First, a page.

We're staying here, insists S&F.
Singer & Friedlander insisted yesterday it is determined to maintain its presence as an investment manager in Birmingham despite recent defections.
'We have 40 years of goodwill in the local market and we are not going to walk away,' said Richard Killingbeck, chief executive of Singer & Friedlander Investment Management.
Fern Hordern, a fund manager, is joining from Williams de Broe's Birmingham office next month.
She will be supported by a new administrator, Natalie Howe, who is coming from JP Morgan in Bournemouth, as well as by Helen Taylor, the office manager who has been holding the fort since Tom Nash quit as investment director last month to join Morgan Stanley Quilter.
'We also desire to recruit a senior individual to head up the office and have retained a London head-hunter, who has been closely involved in financial services in Birmingham,' Mr Killingbeck added.
At present he is spending one or two days in Birmingham each week, helped by investment managers from London and Manchester.
They have now written to all the Birmingham office's clients to tell them what is happening since the departure of S&F's five-strong investment management team for Laing & Cruickshank in August and giving them names of fund managers who are looking after their accounts in London.
'The big thing in all of this has been the clients and the management of their portfolios,' Mr Killingbeck added.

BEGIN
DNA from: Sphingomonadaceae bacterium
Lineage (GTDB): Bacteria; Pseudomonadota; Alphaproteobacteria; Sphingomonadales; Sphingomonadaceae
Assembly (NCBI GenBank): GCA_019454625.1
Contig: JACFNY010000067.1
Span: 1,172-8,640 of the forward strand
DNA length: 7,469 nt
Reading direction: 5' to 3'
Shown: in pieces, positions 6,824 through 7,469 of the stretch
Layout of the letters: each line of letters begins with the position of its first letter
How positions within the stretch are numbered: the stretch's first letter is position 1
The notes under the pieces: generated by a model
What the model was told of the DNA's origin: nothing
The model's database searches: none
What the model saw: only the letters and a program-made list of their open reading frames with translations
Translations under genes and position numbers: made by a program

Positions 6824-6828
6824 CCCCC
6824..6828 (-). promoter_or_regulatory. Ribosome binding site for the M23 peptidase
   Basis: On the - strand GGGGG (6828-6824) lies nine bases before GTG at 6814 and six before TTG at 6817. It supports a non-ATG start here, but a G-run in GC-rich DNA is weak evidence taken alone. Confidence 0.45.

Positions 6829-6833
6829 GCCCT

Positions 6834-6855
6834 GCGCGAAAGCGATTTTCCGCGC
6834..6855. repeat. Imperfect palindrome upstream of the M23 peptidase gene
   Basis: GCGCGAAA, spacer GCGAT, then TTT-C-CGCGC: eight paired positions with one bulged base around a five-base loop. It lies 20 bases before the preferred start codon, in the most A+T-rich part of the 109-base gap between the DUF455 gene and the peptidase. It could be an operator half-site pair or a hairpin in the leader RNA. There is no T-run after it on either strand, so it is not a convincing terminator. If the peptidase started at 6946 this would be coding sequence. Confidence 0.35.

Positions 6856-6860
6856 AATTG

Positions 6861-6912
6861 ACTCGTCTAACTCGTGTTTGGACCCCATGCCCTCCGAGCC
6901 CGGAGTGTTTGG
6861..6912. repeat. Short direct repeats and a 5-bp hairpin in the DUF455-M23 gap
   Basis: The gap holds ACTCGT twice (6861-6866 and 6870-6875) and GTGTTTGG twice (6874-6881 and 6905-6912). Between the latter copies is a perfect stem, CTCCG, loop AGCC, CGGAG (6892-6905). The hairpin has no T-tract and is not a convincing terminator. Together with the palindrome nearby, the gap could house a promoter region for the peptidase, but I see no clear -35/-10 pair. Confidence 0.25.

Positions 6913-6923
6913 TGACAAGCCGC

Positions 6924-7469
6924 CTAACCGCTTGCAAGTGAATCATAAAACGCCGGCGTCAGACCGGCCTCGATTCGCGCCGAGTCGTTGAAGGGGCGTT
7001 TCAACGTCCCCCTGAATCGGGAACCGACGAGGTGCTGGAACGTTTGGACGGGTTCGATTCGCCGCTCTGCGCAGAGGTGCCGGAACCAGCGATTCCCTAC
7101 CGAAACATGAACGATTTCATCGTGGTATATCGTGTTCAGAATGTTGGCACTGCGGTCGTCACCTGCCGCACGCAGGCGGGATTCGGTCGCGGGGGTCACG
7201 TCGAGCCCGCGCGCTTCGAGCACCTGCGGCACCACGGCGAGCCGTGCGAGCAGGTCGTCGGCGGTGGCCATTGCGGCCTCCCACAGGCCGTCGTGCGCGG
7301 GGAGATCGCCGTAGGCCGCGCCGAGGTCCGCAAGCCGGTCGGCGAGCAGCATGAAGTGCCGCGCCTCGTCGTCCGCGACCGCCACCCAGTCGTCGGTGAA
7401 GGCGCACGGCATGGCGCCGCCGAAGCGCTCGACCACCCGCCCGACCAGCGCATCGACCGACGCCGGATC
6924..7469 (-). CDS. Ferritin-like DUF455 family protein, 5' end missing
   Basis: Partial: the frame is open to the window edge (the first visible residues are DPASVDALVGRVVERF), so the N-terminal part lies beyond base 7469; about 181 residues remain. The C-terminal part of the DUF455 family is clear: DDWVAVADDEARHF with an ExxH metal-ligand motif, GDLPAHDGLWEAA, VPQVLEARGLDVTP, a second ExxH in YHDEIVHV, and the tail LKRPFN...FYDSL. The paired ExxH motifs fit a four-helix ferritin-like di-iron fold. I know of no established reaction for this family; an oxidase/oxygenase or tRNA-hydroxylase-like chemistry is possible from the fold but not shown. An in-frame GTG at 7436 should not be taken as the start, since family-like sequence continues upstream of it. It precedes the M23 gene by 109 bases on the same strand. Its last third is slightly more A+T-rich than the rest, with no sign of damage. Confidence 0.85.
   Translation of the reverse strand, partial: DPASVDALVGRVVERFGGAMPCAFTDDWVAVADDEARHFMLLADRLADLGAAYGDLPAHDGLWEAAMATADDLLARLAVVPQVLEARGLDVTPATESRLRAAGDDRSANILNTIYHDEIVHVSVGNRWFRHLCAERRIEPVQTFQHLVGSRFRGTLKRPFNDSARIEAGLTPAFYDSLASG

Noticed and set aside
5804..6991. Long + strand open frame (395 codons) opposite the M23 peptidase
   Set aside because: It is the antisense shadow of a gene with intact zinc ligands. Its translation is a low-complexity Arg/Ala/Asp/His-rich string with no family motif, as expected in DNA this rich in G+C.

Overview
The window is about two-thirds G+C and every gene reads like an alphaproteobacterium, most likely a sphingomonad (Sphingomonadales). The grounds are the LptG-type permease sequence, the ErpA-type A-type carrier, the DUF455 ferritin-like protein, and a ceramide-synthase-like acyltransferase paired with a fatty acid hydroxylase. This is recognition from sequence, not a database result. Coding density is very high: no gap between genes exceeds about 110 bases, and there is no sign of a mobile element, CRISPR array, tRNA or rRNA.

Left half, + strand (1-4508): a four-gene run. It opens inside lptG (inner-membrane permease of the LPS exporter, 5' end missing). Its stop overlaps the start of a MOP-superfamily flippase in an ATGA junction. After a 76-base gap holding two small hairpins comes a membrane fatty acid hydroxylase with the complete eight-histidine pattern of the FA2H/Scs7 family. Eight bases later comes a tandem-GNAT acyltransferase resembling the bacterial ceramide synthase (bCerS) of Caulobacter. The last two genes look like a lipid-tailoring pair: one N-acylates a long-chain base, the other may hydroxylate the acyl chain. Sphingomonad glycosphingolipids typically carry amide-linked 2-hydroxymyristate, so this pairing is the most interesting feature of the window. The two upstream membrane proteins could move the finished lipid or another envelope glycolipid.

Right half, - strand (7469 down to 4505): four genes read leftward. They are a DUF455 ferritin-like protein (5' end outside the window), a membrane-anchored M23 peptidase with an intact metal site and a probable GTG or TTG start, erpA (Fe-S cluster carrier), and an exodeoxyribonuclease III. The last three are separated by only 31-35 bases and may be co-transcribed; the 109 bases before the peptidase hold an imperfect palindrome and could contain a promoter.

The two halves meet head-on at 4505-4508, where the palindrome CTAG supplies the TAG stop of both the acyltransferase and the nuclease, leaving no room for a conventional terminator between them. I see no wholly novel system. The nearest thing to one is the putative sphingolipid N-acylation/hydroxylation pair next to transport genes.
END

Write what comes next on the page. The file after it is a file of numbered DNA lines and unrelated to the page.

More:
S&F's Birmingham office manages investments belonging to more than 200 families. A number of them have more than one account. At the end of June these were worth some pounds 240 million out of pounds 3 billion managed by S&F for private clients and charities across the country.
'We take the view that goodwill in the regions gives added flexibility when presenting to regional clients,' said Mr Killingbeck.
Fears that Birmingham clients might defect with the departing fund managers led to two of them being required for a while to work out their notice in what they described as a 'store room' without phones or computers. Mr Killingbeck accepts that some clients will go when the investment managers start work with Laing & Cruickshank at the end of their three months' notice. But so far none has gone.
Meantime, new clients are still signing up.
S&F seeks to provide what Mr Killingbeck calls a 'bespoke service' for individuals with investments worth between pounds 500,000 and pounds 5 million - more than the portfolios generally run by traditional private client stockbrokers, but less than the fortunes handled by the big international private banks.
Portfolios are constructed individually to meet the stated needs of each client - not according to any house model, although performance is monitored quarterly.
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|Publication:||The Birmingham Post (England)|
|Date:||Oct 9, 2003|
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